Identifying Conics by the Discriminant (Part 2)
(This page is Part 2. Click here for Part 1.)
Important Notes
Here are additional things you should think about as you study this lesson:
The General Conic Equation is an Equation in Two Variables
Equation ($\,\dagger\,$) is an equation in two variables ($\,x\,$ and $\,y\,$).
The graph of an equation in two variables is the set of all points $\,(x,y)\,$ that make the equation true.
To ‘satisfy the equation’ means to ‘make the equation true’. (Memory device: Being true is a satisfying condition!) If a particular point satisfies the equation, then it's on the graph. If a particular point doesn't satisfy the equation, then it's not on the graph.
Example of a Point Satisfying a General Conic Equation
The point $\,(0,1)\,$ satisfies this equation, and hence is on the graph of this equation. Why? Substitution of $\,x = 0\,$ and $\,y = 1\,$ into the equation results in a true statement:
Most Conic Equations Can't be Written in the Form $\,y = f(x)$
Some equations in two variables can be written in the form $\,y = f(x)\,$ (read as: ‘$\,y\,$ equals $\,f\,$ of $\,x\,$’): that is, $\,y\,$ all by itself on one side, with stuff involving only $\,x\,$ (no $\,y\,$) on the other side.
Indeed, this is likely your most common mathematical experience so far: things like $\,y = x^2\,,$ $\,y = \frac{\sqrt{x+1}}{2x1}\,,$ and $\,y = \sin x + \cos(2x)\,.$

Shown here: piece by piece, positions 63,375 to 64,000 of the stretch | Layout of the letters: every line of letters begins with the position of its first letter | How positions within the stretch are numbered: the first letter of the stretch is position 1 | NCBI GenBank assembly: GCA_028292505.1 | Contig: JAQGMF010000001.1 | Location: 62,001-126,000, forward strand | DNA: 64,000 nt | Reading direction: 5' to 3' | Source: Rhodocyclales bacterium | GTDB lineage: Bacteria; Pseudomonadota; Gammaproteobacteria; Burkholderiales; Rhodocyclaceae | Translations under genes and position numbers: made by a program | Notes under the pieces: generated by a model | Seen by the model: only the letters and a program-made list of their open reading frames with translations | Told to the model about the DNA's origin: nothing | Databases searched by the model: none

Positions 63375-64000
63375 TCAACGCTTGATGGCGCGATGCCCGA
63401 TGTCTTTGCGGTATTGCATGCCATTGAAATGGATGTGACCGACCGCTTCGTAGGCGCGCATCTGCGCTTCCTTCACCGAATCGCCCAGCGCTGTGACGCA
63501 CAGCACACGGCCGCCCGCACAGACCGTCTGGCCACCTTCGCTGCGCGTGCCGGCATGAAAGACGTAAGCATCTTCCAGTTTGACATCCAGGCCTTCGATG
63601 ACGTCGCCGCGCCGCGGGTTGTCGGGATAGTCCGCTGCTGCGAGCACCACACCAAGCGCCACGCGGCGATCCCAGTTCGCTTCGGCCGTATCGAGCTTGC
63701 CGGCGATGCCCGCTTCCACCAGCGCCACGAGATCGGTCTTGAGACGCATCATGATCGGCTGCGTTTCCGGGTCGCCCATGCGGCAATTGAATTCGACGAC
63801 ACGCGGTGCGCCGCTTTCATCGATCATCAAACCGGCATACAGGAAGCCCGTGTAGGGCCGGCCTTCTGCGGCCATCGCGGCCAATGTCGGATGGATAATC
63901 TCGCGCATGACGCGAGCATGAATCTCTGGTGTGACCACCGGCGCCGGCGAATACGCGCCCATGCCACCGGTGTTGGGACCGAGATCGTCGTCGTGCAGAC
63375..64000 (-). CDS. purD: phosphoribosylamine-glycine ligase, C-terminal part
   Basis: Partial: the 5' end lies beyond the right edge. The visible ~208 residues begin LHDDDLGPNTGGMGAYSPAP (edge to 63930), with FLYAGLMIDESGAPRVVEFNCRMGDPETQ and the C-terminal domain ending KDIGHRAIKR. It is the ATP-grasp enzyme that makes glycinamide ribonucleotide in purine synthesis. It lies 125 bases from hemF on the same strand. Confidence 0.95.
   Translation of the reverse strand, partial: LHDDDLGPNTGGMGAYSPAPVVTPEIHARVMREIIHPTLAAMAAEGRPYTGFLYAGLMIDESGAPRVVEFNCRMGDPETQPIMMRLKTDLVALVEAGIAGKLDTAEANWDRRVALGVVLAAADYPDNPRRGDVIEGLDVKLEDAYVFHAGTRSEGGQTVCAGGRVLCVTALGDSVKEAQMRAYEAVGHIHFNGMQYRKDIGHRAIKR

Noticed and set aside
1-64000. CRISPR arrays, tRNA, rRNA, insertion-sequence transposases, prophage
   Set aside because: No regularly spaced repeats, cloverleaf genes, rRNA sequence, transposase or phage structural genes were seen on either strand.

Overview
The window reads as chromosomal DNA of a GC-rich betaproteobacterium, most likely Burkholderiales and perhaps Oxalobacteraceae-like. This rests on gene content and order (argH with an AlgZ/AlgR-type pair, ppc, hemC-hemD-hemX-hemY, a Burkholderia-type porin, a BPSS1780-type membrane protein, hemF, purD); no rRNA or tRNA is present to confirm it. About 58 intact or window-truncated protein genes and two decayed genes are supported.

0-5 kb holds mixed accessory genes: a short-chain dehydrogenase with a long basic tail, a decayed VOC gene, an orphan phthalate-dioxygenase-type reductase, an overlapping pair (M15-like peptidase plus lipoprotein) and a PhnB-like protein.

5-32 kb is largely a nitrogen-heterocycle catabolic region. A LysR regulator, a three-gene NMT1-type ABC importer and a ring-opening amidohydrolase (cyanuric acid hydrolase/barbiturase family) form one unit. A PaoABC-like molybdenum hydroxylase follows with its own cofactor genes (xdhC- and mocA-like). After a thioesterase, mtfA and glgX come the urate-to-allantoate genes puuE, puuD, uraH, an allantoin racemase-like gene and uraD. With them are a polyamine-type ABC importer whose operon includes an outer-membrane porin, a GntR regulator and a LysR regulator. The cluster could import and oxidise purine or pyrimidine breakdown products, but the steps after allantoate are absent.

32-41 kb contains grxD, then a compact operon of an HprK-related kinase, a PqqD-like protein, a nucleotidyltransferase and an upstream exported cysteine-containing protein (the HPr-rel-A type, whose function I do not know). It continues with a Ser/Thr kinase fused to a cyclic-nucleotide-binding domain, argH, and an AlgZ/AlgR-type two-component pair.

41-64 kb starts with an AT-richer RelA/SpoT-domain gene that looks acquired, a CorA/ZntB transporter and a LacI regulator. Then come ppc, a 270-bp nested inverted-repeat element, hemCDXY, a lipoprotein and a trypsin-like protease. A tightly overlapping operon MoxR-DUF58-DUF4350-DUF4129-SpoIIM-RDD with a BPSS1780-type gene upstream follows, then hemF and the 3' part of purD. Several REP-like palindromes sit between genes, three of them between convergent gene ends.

Whenever an equation can be written in the form $\,y = f(x)\,,$ then you're dealing with the graph of a function, which passes a vertical line test. Passing the ‘vertical line test’ means that each (allowable) value of $\,x\,$ has precisely one corresponding value of $\,y\,.$
Most conics don't pass a vertical line test, so they can't be written in the form $\,y = f(x)\,.$ For example, think about the graphs of ellipses—they fail the vertical line test. (Well, except for a ‘point circle’!)
Some Conics Can be Written in the Form $\,y = f(x)$
Here are examples of conics that can be written in the form $\,y = f(x)\,$:

If $\,B = C = 0\,$ and $\,E\ne 0\,,$ then the general conic equation can be rewritten as
$$\,y = \frac{Ax^2  Dx  F}{E}$$(You do the algebra!) These are all parabolas with their axis of symmetry parallel to the $y$axis.

The equation $\,x^2 + 2xy + y^2 = 0\,$ is equivalent to the line $\,y = x\,,$ as follows:
$$ \begin{gather} x^2 + 2xy + y^2 = 0\cr (x+y)^2 = 0\cr x + y = 0\cr y = x \end{gather} $$This is a degenerate parabola.
‘Extreme’ Solution Sets: The Entire Plane; Nothing
When we defined the general conic equation
there were no restrictions placed on the parameters $\,A\,,$ $\,B\,,$ $\,C\,,$ $\,D\,,$ $\,E\,,$ and $\,F\,$ (except that they're real numbers).
Let's take a look at a couple ‘extreme’ cases:

Suppose $\,A = B = C = D = E = F = 0\,,$ so the equation becomes:
$$0x^2 + 0xy + 0y^2 + 0x + 0y + 0 = 0$$or, more simply:
$$0 = 0$$What points $\,(x,y)\,$ make this equation true?
Answer: All of them! The graph of this equation is the entire $xy$plane.

Suppose $\,A = B = C = D = E = 0\,$ and $\,F \ne 0\,,$ so the equation becomes:
$$0x^2 + 0xy + 0y^2 + 0x + 0y + F = 0$$or, more simply:
$$F = 0$$Since a nonzero value of $\,F\,$ is not equal to zero, this equation is never true.
There are no points $\,(x,y)\,$ that make the equation true. The graph of this equation is—nothing.